Same bullet, same part #, same BC. Look at "Optimal" vs "Minimum" twist rates in the old packaging and the new.
Opens up a lot more people that think they should use a certain bullet in their marginally twisted rifle.
20200731_161932.jpg

20200731_161943.jpg

I have a fair selection of bullets I have tested in a LOT of different rifles.
20200731_162732.jpg


Check out the 142 NABLR vs 143 ELD-X
Pretty similar lengths.
20200731_162856.jpg


And look what Hornady suggests for twist rate.
20200731_162923.jpg
 

Quintus

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Here is what I am talking about. Berger used to put "optimal" twist rates on their boxes. Now they put "minimum". Like if you are shooting at 8000', 3300fps, and 85°F, minimum twist will work just fine.....but go down to 2000', 2750fps and 20°F, stabilty drops, meaning flight characteristics and BC drop too.
Same bullet, same part #, same BC. Look at "Optimal" vs "Minimum" twist rates in the old packaging and the new.
Opens up a lot more people that think they should use a certain bullet in their marginally twisted rifle.
View attachment 206340
View attachment 206341
I have a fair selection of bullets I have tested in a LOT of different rifles.
View attachment 206342

Check out the 142 NABLR vs 143 ELD-X
Pretty similar lengths.
View attachment 206343

And look what Hornady suggests for twist rate.
View attachment 206344
I think you will just have to physically prove it and you can use the 142 as a base-line.
 

lancetkenyon

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I think you will just have to physically prove it and you can use the 142 as a base-line.
All my fast 6.5s are 1:7.5" because I built them to shoot the heavies, so can't help you there. I would not shoot them in my daughter's 6.5 SLR 1:8" though. I run a 130 AR Hyb @ 2925 and they are stupid accurate.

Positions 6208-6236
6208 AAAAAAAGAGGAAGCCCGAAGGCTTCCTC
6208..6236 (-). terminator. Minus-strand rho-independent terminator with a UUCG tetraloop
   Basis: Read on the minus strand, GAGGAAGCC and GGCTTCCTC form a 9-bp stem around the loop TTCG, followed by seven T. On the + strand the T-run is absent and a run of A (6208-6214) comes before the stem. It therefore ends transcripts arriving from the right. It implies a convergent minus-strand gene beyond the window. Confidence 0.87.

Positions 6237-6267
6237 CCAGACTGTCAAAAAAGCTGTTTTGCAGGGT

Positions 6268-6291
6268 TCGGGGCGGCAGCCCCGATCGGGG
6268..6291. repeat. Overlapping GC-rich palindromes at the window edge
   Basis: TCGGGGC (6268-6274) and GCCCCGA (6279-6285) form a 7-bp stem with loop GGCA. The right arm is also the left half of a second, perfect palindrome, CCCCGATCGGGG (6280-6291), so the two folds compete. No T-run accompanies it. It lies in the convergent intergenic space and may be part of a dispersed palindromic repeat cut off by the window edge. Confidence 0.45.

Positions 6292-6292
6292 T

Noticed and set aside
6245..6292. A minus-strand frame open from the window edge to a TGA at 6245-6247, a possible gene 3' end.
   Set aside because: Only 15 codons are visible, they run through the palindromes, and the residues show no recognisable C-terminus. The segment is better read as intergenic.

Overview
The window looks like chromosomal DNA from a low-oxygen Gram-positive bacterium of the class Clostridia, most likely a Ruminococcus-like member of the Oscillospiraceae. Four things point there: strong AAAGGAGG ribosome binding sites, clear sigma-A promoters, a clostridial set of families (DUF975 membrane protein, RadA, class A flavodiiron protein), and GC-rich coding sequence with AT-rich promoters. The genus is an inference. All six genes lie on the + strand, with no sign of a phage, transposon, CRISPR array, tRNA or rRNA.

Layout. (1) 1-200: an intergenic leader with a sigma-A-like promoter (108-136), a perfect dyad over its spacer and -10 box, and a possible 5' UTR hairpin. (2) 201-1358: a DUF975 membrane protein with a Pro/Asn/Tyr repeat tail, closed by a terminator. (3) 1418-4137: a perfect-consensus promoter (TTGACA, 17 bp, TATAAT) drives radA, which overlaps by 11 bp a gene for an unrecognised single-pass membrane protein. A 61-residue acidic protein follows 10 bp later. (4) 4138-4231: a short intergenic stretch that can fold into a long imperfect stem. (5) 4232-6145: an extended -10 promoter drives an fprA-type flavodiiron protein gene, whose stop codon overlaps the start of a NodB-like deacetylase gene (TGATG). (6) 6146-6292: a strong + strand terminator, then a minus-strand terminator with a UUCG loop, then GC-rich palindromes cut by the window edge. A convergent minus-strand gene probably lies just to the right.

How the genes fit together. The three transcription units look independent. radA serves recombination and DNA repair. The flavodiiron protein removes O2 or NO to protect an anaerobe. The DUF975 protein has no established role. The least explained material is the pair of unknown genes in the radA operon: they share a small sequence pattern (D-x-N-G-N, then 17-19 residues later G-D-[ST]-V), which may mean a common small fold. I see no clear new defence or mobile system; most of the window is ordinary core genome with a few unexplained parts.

I can tell you I never got adequate results with the 142 NABLR out of any 1:8" twist rifle I tried them in. 6.5 SS, 6.5 SAUM, even a 1:9" Rem Sendero @ 3150fps. Put a 129 NABLR in there @ 3230, and something magic happened. Night and day.

Try them. Not just at 100/200, but at 1000. They could stabilize fine for you. They might fall apart past 500. Only YOUR gun and conditions can tell you what will happen.

JBM Ballistics shows 1.501 SG @ sea level and 59* in a 1:9" twist @ 3150fps. 1.443" bullet w. .140" plastic tip (1.303" jacket length). That is on the cusp of marginal. You go up in elevation, GS increases.

Bison Ballistics shows 1.23 SG same inputs other than no input for plastic tip length, just overall bullet length. Go to 1.303", 1.63 SG.

Berger shows 1.23 GS too, same parameters, no plastic tip length. Go to 1.303" length, 1.66 SG.

Just many others giving you advice from past experience.
 
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Md reloader

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I"ve been through this. I have a Rem 700 Sendero. The bullet that did best for me was the 135 Berger Classic Hunter. I use RL 25 for 2975 fps and it has shot great to 1040 yds. I couldn't get anything else to stabilize. I don't push my rifles to the point where I get a hard bolt lift.